Good morning. Can you spare me your lunch break? I’m asking because I think it’d be super if we could all make pizza dough today, let it proof in the refrigerator for a good long while, and then have a pizza party together later in the week. Say on Wednesday? Wouldn’t that be nice? To know that there are people making pizza all over the world, each pie slightly different, a snowflake made of dough, and all of us enjoying them together, apart?
You don’t have to have made pizza before. Here’s all you need to know to get started. You can make your pizza on a stone or a steel, on tiles, on the back of a sheet pan, in a cast-iron pan. And you can top the pie as you like: as a margherita pizza (above), say, or one covered with sweet and hot peppers.
Once you’ve got your dough, in fact, you don’t even need a recipe. You could make a pie with tomato sauce, mozz, pepperoni, pickled jalapeños and a drizzle of honey. You could make the sauce for penne alla vodka, and use it for a vodka pie, with low-moisture mozzarella and shavings of Grana Padano. Sausage and anchovies? Ham and pineapple? A calzone with store-bought cheesecake and strawberry jam inside it for dessert? I can’t wait.
For dinner tonight: pan-roasted chicken in cream sauce? Or salmon with anchovy-garlic butter? I do like this gingery fried rice with bok choy, mushrooms and basil.
And if I don’t cook it tonight, I will some night soon: steak Diane for two, and blender chocolate mousse for afterward, before a viewing of “Silver Linings Playbook.”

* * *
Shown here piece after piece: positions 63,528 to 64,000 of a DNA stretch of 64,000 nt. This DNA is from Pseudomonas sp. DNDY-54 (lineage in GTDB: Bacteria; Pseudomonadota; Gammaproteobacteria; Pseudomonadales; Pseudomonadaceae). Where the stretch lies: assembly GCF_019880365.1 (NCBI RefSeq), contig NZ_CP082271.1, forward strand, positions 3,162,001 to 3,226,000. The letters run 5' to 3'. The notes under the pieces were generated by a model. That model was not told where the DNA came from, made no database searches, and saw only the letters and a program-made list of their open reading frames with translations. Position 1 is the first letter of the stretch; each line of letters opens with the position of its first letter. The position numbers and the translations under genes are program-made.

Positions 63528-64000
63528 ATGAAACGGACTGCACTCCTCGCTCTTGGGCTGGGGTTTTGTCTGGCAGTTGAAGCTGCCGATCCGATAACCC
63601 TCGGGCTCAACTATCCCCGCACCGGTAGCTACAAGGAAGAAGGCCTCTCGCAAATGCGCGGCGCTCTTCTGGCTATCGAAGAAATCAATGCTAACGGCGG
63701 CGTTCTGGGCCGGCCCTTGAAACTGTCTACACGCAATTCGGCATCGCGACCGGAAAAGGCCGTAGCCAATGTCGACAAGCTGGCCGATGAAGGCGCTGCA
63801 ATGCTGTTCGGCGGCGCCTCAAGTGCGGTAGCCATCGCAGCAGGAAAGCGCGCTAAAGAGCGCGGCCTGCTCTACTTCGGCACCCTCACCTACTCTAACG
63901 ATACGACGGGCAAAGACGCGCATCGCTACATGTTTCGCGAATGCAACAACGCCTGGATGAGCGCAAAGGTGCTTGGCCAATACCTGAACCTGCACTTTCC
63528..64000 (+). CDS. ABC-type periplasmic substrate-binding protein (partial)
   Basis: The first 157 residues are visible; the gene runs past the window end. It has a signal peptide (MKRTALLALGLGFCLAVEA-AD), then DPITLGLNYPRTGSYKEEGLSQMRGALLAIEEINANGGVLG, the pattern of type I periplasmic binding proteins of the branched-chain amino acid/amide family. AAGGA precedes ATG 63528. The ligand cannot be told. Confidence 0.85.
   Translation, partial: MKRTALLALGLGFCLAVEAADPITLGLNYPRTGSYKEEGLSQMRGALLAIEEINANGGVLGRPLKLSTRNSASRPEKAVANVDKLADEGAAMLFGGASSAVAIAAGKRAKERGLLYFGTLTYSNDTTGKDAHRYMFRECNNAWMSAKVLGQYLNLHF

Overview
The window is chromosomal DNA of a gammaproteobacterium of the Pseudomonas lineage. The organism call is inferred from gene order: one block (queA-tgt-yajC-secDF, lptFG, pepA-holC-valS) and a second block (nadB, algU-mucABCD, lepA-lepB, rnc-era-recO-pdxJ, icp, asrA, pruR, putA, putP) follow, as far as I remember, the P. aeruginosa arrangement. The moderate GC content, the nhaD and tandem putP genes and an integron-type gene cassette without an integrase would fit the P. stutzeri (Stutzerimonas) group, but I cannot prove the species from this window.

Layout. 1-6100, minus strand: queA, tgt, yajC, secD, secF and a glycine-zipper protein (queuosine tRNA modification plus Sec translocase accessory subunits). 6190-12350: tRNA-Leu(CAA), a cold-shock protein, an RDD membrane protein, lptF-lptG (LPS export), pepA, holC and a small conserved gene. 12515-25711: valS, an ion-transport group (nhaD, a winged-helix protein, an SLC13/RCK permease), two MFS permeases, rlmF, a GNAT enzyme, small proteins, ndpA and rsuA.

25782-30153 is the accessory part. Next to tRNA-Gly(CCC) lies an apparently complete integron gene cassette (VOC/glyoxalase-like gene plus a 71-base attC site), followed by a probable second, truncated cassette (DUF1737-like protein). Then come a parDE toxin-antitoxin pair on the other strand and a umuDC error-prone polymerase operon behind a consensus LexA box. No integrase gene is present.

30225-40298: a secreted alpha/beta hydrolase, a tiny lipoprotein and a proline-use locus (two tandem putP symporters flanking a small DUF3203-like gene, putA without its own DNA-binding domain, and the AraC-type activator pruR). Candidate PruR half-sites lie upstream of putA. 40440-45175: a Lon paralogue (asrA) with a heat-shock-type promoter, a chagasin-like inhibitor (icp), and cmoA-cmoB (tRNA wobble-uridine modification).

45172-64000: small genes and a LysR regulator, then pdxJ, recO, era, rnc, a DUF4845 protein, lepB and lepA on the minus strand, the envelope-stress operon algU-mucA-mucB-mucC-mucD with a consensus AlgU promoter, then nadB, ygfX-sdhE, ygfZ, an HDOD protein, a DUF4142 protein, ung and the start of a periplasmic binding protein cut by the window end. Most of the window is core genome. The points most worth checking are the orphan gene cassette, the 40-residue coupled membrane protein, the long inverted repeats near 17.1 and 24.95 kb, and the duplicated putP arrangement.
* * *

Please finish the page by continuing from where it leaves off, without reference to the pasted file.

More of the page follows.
Many thousands more recipes to make this week are waiting for you on NYT Cooking. (West Indian lamb curry, anyone? Chickpea harissa soup?) Go browse our digital aisles and see what you discover. Then save the recipes you want to cook. Rate the ones you’ve cooked. And leave notes on the recipes, too, if you’ve discovered a shortcut or employed an ingredient substitution that you want to remember or share with fellow subscribers.
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Now, it’s a long drive on a lonely highway from potatoes and ham, but this is a satisfying police report, from the Brainerd Dispatch in Minnesota.
It’s our bet that we need only five minutes to get you to fall in love with string quartets. Come read and listen. You’ll see.
What a nightmare of a story in The Cut by Bridget Read, about a very bad roommate situation in the West Village.
Allan Gurganus has a new short story in The Sewanee Review: “Unassisted Human Flight.” Read that.
Finally, with a hat-tip to Jon Pareles, here’s Alostmen to play us off, “Minus Me,” featuring Ambolley. I’ll be back on Wednesday.
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